The number of young “expats” who each year leave the country has doubled in the past five years. It has gone from 11,550 in 2011 to nearly 22,500 in 2015, an increase of 95%, a rate higher than the 77% registered by Italian expats of all ages.
Looking at the destinations of expats under 30, an analysis by Centro studi Datagiovani for Il Sole 24 Ore-ItalyEurope24 shows that in 77% (over 17,000) of cases expats don't go too far away as their final stop in one of countries in the European Union. A small percentage, 10% of the total or about 2,300 under 30, choose South America while North America attracts 5%, or about 1,100 people. To top the picture, about 600 expats choose Oceania, while Asian and Middle Eastern destinations are residual (less than 2%) while Africa is almost negligible as a destination.
Going into details, 4,700 young expats (21% of the total) chose the UK, a trend that is likely to change in the wake of Brexit, while 4,500 headed towards Germany (20%), 2,500 moved to Switzerland and less than 2,000 to France. These four countries account for 60% of all young expats in 2015. Brazil, the United States and Argentina represent the fifth-, sixth-, and seventh-most attractive destinations for young Italian expats. With 585 expatriates, Australia is the first destination in the Oceania region; the United Arab Emirates are the first Middle East destination (262), while China’s attractiveness has dwindled, drawing just 169 expats (an 11% decline).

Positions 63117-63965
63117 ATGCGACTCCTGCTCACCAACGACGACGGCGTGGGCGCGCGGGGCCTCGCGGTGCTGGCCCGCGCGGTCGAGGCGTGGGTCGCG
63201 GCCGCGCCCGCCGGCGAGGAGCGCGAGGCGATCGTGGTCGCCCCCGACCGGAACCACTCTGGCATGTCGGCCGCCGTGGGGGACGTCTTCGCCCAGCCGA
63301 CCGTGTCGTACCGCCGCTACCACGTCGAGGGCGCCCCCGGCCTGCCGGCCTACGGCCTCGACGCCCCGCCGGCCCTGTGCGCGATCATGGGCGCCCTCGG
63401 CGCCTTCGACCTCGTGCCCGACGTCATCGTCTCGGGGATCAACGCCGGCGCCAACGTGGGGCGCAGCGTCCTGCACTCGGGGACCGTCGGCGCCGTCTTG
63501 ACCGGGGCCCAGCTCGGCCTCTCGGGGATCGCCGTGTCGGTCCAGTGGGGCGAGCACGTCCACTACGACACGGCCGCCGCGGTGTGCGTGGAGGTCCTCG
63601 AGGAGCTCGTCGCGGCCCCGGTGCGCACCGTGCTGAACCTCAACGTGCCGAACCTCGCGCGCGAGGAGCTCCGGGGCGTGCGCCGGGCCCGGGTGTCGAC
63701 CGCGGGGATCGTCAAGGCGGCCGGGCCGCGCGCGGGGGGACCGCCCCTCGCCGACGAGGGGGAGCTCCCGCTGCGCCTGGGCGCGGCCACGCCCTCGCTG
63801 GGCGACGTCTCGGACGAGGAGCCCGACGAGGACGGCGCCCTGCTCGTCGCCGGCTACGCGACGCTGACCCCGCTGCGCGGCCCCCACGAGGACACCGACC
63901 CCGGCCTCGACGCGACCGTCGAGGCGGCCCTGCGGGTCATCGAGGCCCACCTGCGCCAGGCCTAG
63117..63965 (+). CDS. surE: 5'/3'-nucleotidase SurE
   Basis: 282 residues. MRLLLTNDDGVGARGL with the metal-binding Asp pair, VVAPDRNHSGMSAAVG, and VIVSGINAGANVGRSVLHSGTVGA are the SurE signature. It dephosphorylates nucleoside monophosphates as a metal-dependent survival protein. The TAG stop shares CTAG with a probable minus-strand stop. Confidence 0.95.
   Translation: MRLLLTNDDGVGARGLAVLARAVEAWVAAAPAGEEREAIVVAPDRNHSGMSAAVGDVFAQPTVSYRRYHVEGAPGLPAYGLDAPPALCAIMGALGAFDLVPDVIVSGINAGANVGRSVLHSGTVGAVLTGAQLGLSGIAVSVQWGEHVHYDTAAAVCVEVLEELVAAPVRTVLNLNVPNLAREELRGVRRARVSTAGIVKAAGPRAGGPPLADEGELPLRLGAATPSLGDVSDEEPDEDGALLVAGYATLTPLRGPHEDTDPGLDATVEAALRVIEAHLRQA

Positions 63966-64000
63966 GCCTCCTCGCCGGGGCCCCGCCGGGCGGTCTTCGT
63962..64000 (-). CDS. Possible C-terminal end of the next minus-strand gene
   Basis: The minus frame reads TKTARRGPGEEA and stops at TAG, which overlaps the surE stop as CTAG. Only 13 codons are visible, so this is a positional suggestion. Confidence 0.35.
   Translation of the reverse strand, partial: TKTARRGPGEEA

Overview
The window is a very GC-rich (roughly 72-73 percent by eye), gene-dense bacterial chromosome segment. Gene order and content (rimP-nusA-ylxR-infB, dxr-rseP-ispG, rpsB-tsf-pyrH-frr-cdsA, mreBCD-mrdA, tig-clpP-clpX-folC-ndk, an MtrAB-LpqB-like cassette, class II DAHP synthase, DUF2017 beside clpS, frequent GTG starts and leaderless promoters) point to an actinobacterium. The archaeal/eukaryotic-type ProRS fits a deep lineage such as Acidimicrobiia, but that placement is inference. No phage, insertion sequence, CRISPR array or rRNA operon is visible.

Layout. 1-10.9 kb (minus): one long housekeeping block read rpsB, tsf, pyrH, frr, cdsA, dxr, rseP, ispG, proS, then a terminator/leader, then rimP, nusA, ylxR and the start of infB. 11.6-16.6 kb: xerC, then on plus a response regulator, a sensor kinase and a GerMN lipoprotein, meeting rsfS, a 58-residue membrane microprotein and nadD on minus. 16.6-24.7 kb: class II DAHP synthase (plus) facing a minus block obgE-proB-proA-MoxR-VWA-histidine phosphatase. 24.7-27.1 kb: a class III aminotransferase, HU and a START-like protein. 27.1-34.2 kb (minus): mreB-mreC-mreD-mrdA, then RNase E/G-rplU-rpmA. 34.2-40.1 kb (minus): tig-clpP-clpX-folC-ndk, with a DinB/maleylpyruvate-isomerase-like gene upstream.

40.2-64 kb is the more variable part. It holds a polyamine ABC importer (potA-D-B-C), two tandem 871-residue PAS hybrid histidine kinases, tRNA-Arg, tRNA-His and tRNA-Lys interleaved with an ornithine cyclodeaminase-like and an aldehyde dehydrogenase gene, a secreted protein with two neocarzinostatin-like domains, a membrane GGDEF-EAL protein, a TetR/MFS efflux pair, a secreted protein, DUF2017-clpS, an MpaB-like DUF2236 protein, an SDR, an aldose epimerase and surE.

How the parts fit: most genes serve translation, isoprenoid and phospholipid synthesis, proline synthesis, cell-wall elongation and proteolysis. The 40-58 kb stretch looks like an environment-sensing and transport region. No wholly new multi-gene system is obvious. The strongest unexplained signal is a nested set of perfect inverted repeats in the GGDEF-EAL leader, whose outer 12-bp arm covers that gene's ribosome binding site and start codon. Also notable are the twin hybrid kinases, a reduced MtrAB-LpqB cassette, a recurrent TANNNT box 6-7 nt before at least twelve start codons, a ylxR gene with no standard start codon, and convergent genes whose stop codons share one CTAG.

This particular statistic related to the youths who, in 2015, left with the intention of staying abroad for at least one year. Taking into account the total number of expats, as of December 31, 2015, there were almost 240,000 Italians between 20 and 29 years living abroad. They represent slightly less than 10% of all expatriates but their number has increased by 3% compared to 2014. Over a quarter (more than 62,000) reside in Germany, 37,000 in Switzerland , 21,000 in Argentina and 20,700 in the UK -the only top destination to have recorded a double-digit increase in a year (up 12%).
Where do the young Italians in search of success come from? The majority comes from Northern Italy (11,000), in particular from Lombardy (4,000) and Veneto (2,000), although the second region in terms of absolute flows is Sicily (2,550) while Campania (1,700) places fourth overall.
Germany is the preferred destination for people from the Mezzogiorno (33% of all expats from those regions move to Germany, reaching highs of 45% for Sicily) almost double those that chose the UK. Expats from Northern Italy are more evenly spread out, with the UK (22%) overtaking Germany and Switzerland (both 12%); the only differences, not surprisingly, are found in Trentino-Alto Adige. Here the first three destinations are all German speaking countries (Austria 31%, Germany 25% and Switzerland 17%). Youths from Valle d’Aosta instead choose mainly France and French speaking nations.
It is curious to note that Argentina (15%) is the second-most preferred destination for young expats from the Friuli-Venezia Giulia region. This is due to “historical reasons tied to emigration to that country and links that continue to exist,” said Michael Pasqualotto, a Datagiovani researcher.
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